A mythical sage-emperor or culture hero.
 Another legendary sage emperor.
Shi-ji (Records of the Historian) compiled by Ssz-ma Ch'ien (145-ca. 86 B.C.), is a history of China from earliest times to the period when Ssz-ma Ch'ien himself lived during the Han dynasty.
Shi-ji, (HY concordance) 24/406.
"Yellow bell" is the name of the first pitch in the series of twelve semi-tones produced by pitch pipes and was the base tone which the Chinese used to generate the other pitches through the cycle of fifths.
The Erh-ya, an ancient dictionary, is one of the Confucian classics.
Erh-ya in Ssz-pu pu-yao (C), 5/11b.
Ibid, 5/12a. This is the textual commentary in the Erh-ya to the passage previously quoted.
This is a Han dynasty book full of anecdotes of earlier personages and times.
A legendary sage-emperor.
 I have not been able to find this quote in Han-shi-wai-chuan, and I do not know where the author came by this information.
 Li-chi, 14/16.
This may be in reference to Ma Tuan-lin's Wen-hsuan-t'ung-k'ao (文選通考), although he may have had some other text in mind. I have been unable to locate the quote in Ma's work.
 No information.
 Cheng-ho basically refers to a simple straight boxy ch’in with no fancy edges. See the pictures in the next section.
 No information.
 Meaning from the inner “string-side” of the bridge to the nut on the top surface of the ch’in. The translator has measured three ch’in in his possession, and they measure in English inches, 1. 45”, 2. 45 and 7/16”, and 3. 45 and 1/8”. If we assume 3 feet, 6 inches in Chinese measurement terms, and remember there are 10 inches to a foot, then we have 45 English inches to 36 Chinese inches or a ratio of 1.25 to 1 English to Chinese.
The ch'in has thirteen hui, which function as acoustic node markers, marking harmonic positions, and in a lesser sense as rough guides for the left hand.
)In ch'in tablature, the hui are numbered from one (closest to the bridge) to thirteen (closest to the nut). The divisions between hui are further subdivided into fen or tenths, li which are tenths of fen.
These are both techniques for the left hand thumb. Yen is analogous to a guitarist's slur; that is, the thumb "hammers on" at for example, the 9th hui, after a note has been played with the ring finger which was previously placed at the 10th hui. T'ao is a legato technique; that is, the thumb "pulls off". See Van Gulik, The Lore of the Chinese Lute, pp 133-4 for further explanation. Chu’s point is that if the ch’in was too big, fingers will not be able to reach to the proper places. Also note that the characters used here are the long classical forms, not the ch’in tablature short-hand forms.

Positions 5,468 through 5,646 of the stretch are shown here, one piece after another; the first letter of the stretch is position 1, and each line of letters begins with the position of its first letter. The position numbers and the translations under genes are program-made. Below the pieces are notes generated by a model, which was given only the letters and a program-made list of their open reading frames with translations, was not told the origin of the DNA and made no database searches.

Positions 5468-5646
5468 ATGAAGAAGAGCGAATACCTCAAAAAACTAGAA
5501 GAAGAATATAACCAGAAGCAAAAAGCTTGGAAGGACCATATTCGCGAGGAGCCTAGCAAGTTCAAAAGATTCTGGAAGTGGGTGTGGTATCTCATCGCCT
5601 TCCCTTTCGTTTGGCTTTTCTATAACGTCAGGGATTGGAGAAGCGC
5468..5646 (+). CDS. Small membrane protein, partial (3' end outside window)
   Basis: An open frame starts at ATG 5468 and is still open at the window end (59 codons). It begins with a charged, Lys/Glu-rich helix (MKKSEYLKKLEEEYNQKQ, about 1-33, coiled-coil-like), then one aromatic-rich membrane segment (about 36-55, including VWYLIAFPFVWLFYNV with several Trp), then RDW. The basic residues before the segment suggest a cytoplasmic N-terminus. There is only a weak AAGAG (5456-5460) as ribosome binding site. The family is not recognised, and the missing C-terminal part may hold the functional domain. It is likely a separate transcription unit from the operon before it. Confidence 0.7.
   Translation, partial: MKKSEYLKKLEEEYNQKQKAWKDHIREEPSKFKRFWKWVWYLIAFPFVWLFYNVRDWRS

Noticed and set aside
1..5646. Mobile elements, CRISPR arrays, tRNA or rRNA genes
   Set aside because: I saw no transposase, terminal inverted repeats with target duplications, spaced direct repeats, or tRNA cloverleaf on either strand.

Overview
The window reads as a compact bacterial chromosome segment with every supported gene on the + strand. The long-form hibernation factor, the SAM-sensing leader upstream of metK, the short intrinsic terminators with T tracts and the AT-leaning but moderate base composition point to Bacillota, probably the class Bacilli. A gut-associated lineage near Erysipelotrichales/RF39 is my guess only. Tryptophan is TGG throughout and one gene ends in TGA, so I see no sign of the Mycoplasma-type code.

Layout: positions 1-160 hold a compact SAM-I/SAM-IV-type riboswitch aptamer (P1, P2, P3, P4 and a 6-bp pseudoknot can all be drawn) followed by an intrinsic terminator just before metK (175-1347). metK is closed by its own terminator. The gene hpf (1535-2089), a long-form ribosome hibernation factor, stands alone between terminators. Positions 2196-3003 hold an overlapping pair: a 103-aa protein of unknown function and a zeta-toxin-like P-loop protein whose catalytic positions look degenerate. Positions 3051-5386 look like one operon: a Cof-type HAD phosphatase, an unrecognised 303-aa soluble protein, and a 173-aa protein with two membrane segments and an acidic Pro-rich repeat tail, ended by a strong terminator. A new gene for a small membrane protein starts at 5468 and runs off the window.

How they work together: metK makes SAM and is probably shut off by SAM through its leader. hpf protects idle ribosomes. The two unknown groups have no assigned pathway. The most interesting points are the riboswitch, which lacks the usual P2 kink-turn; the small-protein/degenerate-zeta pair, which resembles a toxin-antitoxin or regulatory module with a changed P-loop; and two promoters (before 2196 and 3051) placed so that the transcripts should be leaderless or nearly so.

One hundred grains of millet placed lengthwise equal ten Chinese inches or one Chinese foot. This is the vertical millet foot measure mentioned earlier.
One hundred grains of millet placed side to side.
)The Ch'in-fu is a long expository poem on the ch'in written by Hsi Kang (A.D. 223-62), politician, writer, technologist, Tao seeker, and of course a famous ch'in player.
 See R. H. Van Gulik's translation of Ch'in-fu in his Hsi Kang and his Poetical Essay on the Lute (Tokyo: Charles Tuttle Co., 1969), p. 115.
An encyclopedia begun in T'ang dynasty times that concerned itself mostly with T'ang governmental affairs.
A T'ang emperor, he reigned from A.D. 618-626.
T'ang-hui-yao (Peking: Chung-hua shu-chu, 1955) pp. 1623-3.
Ou-yang Hsun (A.D. 557-641), a Confucian scholar-official in the early T'ang, was famous for his calligraphy, as well as his scholarship.
Another T'ang emperor, he reigned from A.D. 712-755.
"Ta-ch'ien fifty cash", etc. were the inscriptions on the coins.
The Ch'ien Han-shu is the history of the former Han dynasty by Pan Yu (A.D. 32-92) et al.
Wang Mang reigned as emperor from A.D. 9-22. He established his own short-lived dynasty, interrupting the Han period.
Ch'ien Han-shu. See Ssz-pu-pei-yao edition 24 Hsia (C)/16a.
The Rites of Chou is an ancient Confucian text on ritual.
Same as “Ta-ch’ien”.
An emperor of the Chou dynasty, he reigned from 544-520 B.C.
Actually the locus classicus for this statement seems to be in the Kuo-yu (Tale of the States), an early text full of stories of the Chou period. See Kuo-yu in Ssa-pu ts'eng k'an (四部叢刊) edition 3/13b.
That is, "The Treatise on Food and Goods" in the Ch'ien Han-shu.
Huai-nan-tzu is an encyclopedia-compendium of natural philosophy compiled by a group of scholars gathered by the Prince of Huai Nan, Liu An , c. B.C. 120.
Huai-nan-tzu, Ssz-pu ts'eng-k'an (C), 3/11b.